According to Aaron Riccio of Slant,  “All About Allison” provides a reasonable explanation for the way she’s let her loyalty to the United States lapse over the course of 10 years; she’s most recently helped the Russians disrupt American plans in Syria.  But there’s nothing in all of her present scenes to indicate why she’d continue to risk being exposed by leaving Carrie alive. If Homeland‘s writers are attempting to demonstrate that Allison is adrift, seeking to cling to a happier, less compromised moment in her past, then they’ve failed. If anything, Allison comes across as more bipolar than Carrie, constantly split between extremes.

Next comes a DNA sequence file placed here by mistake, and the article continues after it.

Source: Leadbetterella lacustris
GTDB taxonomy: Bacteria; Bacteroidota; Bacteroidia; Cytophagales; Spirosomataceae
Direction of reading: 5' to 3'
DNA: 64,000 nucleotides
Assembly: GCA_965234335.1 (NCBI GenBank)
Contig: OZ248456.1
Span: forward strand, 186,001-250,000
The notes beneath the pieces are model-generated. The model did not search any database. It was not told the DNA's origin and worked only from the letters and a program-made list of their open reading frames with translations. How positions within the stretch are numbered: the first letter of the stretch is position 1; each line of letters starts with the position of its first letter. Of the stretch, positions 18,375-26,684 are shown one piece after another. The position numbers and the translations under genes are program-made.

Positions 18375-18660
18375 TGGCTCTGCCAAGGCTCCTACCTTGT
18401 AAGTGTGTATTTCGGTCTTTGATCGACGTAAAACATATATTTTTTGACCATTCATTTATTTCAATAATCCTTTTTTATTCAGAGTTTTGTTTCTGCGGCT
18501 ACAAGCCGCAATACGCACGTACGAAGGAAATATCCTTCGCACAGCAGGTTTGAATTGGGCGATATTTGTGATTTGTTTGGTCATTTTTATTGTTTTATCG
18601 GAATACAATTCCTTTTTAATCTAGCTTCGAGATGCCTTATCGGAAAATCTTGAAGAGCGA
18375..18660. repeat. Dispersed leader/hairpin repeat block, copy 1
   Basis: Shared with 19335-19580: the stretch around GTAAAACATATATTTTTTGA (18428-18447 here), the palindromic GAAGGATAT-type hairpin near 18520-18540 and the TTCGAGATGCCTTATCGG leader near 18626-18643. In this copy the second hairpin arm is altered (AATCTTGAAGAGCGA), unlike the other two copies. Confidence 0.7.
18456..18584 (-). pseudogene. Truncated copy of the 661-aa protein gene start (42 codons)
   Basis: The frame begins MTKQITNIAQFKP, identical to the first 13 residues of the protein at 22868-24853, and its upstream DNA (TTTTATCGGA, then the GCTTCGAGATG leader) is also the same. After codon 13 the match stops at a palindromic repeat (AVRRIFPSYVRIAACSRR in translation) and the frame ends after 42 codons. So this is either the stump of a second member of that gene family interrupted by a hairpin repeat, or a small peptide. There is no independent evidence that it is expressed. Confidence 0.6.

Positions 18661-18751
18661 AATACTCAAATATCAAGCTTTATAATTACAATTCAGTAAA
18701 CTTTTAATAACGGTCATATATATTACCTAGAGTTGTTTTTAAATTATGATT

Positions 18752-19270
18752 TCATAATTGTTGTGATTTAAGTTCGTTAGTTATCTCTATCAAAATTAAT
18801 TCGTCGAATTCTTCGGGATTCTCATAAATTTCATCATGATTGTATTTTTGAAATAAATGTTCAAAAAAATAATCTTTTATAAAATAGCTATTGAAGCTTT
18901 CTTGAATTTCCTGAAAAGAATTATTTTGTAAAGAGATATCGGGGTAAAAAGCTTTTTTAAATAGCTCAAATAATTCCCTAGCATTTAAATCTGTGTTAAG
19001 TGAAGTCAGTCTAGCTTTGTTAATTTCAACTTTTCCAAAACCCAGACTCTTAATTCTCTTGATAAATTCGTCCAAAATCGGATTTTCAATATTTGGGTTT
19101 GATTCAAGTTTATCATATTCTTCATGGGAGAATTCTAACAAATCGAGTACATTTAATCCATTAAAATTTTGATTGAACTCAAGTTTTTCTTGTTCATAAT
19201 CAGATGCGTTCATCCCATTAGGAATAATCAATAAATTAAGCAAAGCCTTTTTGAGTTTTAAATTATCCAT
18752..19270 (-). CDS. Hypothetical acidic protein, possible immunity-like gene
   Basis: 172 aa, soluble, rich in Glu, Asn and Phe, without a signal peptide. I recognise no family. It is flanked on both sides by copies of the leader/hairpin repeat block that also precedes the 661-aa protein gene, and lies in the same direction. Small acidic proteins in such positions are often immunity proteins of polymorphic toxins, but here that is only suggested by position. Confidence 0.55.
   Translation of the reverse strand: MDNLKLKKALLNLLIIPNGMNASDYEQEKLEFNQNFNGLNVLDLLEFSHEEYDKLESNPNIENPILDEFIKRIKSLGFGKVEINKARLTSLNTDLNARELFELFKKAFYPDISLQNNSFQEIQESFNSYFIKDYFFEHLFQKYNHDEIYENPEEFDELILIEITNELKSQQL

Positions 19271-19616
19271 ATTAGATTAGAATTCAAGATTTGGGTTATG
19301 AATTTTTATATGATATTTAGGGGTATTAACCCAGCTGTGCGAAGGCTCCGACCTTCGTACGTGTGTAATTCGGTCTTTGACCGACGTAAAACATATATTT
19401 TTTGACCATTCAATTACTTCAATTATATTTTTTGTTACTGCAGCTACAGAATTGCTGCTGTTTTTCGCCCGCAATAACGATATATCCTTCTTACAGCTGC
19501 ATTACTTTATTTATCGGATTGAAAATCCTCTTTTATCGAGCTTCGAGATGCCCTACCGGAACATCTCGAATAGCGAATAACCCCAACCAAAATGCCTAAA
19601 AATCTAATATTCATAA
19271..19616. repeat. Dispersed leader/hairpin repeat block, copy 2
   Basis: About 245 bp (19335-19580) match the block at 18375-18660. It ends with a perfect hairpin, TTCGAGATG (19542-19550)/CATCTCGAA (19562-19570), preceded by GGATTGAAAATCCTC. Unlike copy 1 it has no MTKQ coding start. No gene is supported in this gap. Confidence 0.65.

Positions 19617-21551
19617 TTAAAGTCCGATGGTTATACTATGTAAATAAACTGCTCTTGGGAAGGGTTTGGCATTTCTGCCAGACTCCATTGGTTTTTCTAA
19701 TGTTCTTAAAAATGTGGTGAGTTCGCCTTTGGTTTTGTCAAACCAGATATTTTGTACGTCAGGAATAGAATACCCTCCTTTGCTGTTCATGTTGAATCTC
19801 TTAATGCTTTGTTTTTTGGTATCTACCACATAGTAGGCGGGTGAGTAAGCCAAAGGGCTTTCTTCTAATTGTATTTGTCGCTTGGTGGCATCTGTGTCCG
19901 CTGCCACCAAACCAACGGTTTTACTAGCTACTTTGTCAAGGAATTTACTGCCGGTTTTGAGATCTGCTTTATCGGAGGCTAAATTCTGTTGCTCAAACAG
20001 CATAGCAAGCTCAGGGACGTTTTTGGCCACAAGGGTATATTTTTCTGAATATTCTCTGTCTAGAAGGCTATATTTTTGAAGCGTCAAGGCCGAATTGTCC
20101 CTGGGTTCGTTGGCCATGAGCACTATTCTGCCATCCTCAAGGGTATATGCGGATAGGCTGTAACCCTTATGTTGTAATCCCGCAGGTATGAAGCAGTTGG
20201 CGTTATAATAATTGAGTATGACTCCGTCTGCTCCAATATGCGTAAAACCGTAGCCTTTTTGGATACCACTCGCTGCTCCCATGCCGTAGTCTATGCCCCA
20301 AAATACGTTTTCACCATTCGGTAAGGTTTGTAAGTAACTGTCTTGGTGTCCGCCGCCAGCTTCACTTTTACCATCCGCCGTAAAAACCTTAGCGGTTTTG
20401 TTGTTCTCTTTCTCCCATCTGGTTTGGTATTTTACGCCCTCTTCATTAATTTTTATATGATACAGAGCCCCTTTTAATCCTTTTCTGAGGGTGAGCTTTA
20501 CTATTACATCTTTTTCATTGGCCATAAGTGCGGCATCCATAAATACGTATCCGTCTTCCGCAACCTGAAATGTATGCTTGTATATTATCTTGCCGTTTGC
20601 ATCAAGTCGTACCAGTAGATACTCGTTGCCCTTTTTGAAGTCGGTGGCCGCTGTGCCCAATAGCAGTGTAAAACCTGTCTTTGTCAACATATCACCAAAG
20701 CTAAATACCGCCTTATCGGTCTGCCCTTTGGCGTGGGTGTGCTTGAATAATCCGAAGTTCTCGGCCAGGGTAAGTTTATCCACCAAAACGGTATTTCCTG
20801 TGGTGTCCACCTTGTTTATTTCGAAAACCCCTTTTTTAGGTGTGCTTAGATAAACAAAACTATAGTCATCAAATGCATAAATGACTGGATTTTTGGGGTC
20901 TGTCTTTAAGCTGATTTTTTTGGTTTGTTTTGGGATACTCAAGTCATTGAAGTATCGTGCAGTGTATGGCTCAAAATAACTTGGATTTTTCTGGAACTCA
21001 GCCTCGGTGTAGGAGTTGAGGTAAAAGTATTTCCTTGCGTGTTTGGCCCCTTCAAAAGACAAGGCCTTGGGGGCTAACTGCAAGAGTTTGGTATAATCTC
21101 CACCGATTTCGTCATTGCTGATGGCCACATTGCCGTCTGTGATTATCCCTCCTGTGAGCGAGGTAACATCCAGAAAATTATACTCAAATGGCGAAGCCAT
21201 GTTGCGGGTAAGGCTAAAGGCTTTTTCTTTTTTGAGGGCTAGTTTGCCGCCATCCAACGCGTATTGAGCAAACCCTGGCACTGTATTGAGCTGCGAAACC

This episode also imparts a feel that Allison has become the protagonist, while Carrie, Saul, and Quinn scurry off in the background to their own adventures, eventually fitting the puzzle pieces together that make up this season’s general plot line.  While it’s plainly obvious (at least by seeing previews of Season 6) that Carrie is not going anywhere, it remains to be seen how Allison will fully fit into Homeland’s world.  Will she be more than a one-season-wonder?  Could Allison become a villain to the likes of Abu Nazir, Javadi, or Haggani? She has an emotional connection with Saul and is a high ranking member of the CIA. Plus she given her connections, she may be able to evade Saul and Carrie for a while or become an asset herself (akin to Javadi) so they can take down the SVR.